Effect of a small molecule inhibitor of nuclear factor-kappaB nuclear translocation in a murine model of arthritis and cultured human synovial cells

Kyoko Wakamatsu, Toshihiro Nanki, Nobuyuki Miyasaka, Kazuo Umezawa, Tetsuo Kubota
Arthritis Research & Therapy 2005, 7 (6): R1348-59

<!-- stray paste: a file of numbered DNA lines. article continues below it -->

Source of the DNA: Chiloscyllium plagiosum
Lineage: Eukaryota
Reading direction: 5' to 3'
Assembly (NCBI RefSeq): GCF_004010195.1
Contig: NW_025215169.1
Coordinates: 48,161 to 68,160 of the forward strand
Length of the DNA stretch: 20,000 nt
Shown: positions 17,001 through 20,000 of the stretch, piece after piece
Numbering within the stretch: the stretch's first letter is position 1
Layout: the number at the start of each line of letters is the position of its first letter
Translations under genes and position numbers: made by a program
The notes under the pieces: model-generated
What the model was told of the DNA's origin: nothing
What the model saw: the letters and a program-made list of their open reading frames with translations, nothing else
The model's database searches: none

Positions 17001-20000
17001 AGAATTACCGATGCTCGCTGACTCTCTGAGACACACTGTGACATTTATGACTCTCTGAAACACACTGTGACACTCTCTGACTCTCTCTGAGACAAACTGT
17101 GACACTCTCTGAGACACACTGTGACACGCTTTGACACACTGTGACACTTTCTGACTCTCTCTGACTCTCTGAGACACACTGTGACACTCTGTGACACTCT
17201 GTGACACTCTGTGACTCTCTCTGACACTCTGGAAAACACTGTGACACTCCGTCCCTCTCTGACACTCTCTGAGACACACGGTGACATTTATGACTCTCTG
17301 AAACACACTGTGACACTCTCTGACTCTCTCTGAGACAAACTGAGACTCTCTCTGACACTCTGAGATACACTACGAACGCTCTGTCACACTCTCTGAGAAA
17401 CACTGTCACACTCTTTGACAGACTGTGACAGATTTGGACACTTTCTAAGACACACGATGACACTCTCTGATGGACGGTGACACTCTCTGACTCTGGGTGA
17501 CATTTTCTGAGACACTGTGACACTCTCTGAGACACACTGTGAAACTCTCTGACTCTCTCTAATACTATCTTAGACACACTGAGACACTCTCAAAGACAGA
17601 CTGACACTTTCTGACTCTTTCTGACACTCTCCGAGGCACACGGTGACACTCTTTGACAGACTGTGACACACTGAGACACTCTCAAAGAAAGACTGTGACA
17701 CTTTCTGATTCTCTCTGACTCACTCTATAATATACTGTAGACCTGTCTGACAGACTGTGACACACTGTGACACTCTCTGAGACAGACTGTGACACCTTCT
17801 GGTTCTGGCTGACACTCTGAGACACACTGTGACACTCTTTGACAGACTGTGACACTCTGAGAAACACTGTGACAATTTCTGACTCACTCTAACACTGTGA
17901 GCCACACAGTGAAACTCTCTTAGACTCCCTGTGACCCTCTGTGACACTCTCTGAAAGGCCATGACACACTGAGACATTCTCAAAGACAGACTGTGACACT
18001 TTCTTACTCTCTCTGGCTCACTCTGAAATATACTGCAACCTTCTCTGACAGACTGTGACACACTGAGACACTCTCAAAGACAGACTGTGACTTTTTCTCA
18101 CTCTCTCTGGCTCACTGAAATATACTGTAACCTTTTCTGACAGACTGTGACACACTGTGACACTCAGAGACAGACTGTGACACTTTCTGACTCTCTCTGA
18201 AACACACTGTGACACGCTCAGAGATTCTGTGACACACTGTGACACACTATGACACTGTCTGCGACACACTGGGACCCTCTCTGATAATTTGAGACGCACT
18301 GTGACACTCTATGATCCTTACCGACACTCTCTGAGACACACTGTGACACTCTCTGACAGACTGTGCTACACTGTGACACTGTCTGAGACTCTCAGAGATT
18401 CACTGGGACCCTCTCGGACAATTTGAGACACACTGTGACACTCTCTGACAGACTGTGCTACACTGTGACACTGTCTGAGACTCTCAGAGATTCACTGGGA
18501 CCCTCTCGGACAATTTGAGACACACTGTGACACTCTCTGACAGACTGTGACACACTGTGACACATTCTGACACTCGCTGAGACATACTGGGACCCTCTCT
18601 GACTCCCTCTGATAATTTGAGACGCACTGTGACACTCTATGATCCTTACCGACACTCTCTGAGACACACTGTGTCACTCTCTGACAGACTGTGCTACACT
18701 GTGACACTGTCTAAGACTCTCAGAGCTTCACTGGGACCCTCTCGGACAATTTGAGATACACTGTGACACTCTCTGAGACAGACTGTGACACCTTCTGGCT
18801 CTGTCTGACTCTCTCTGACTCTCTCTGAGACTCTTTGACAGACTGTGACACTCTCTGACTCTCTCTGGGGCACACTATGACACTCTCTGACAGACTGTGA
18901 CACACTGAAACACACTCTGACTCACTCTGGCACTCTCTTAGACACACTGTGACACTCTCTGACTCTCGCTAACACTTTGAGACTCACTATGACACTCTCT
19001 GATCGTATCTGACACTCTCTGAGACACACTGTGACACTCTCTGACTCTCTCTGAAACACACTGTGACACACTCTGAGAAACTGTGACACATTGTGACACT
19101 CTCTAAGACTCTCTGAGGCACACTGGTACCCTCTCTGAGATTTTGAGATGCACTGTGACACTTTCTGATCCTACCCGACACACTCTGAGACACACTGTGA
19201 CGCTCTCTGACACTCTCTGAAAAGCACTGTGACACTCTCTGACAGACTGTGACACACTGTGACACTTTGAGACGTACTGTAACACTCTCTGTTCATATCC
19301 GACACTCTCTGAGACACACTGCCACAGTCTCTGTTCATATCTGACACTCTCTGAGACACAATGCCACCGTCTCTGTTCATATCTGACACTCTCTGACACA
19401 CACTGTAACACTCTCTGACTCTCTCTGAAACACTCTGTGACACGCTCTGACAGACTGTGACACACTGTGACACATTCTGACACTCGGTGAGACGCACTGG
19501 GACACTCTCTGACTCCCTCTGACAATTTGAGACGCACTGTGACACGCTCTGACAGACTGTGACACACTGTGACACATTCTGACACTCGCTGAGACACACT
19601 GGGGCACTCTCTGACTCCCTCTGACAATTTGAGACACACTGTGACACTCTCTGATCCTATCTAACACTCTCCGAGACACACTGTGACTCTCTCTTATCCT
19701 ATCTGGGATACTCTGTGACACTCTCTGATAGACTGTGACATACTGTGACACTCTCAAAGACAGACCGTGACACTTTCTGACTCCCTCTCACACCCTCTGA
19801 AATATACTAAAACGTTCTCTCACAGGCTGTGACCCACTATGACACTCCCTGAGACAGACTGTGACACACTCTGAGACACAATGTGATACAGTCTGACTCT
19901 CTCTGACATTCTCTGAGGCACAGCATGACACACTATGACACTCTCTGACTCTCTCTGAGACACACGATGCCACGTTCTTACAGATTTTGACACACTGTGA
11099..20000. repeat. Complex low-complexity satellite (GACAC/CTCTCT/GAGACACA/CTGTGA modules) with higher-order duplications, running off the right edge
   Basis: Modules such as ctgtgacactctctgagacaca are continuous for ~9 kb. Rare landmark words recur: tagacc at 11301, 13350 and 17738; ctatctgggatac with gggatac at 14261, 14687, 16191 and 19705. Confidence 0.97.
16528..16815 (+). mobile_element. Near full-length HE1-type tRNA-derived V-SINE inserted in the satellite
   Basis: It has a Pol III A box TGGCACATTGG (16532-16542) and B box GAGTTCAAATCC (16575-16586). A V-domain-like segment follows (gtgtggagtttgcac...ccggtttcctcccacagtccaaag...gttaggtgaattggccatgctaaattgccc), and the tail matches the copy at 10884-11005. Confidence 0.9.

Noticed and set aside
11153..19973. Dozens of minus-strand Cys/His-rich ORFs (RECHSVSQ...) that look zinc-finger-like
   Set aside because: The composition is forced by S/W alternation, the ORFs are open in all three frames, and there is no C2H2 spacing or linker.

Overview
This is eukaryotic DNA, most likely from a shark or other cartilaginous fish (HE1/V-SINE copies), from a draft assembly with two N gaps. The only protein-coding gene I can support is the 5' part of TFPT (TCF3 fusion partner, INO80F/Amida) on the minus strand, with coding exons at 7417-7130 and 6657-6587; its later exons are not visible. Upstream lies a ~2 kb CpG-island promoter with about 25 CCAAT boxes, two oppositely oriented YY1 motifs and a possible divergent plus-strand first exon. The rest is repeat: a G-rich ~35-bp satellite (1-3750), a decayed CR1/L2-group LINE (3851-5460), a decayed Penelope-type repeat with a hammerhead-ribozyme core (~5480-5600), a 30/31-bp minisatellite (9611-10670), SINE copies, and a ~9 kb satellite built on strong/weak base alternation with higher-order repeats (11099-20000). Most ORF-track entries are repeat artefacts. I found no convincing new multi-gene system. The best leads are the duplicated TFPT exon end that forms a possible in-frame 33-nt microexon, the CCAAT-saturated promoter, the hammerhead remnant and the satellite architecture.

A small cell-permeable compound, dehydroxymethylepoxyquinomicin (DHMEQ), does not inhibit phosphorylation and degradation of IkappaB (inhibitor of nuclear factor-kappaB [NF-kappaB]) but selectively inhibits nuclear translocation of activated NF-kappaB. This study aimed to demonstrate the antiarthritic effect of this novel inhibitor of the NF-kappaB pathway in vivo in a murine arthritis model and in vitro in human synovial cells. Collagen-induced arthritis was induced in mice, and after onset of arthritis the mice were treated with DHMEQ (5 mg/kg body weight per day). Using fibroblast-like synoviocyte (FLS) cell lines established from patients with rheumatoid arthritis (RA), NF-kappaB activity was examined by electrophoretic mobility shift assays. The expression of molecules involved in RA pathogenesis was determined by RT-PCR, ELISA, and flow cytometry. The proliferative activity of the cells was estimated with tritiated thymidine incorporation. After 14 days of treatment with DHMEQ, mice with collagen-induced arthritis exhibited decreased severity of arthritis, based on the degree of paw swelling, the number of swollen joints, and radiographic and histopathologic scores, compared with the control mice treated with vehicle alone. In RA FLS stimulated with tumor necrosis factor-alpha, activities of NF-kappaB components p65 and p50 were inhibited by DHMEQ, leading to suppressed expression of the key inflammatory cytokine IL-6, CC chemokine ligand-2 and -5, matrix metalloproteinase-3, intercellular adhesion molecule-1, and vascular cell adhesion molecule-1. The proliferative activity of the cells was also suppressed. This is the first demonstration of an inhibitor of NF-kappaB nuclear translocation exhibiting a therapeutic effect on established murine arthritis, and suppression of inflammatory mediators in FLS was thought to be among the mechanisms underlying such an effect.

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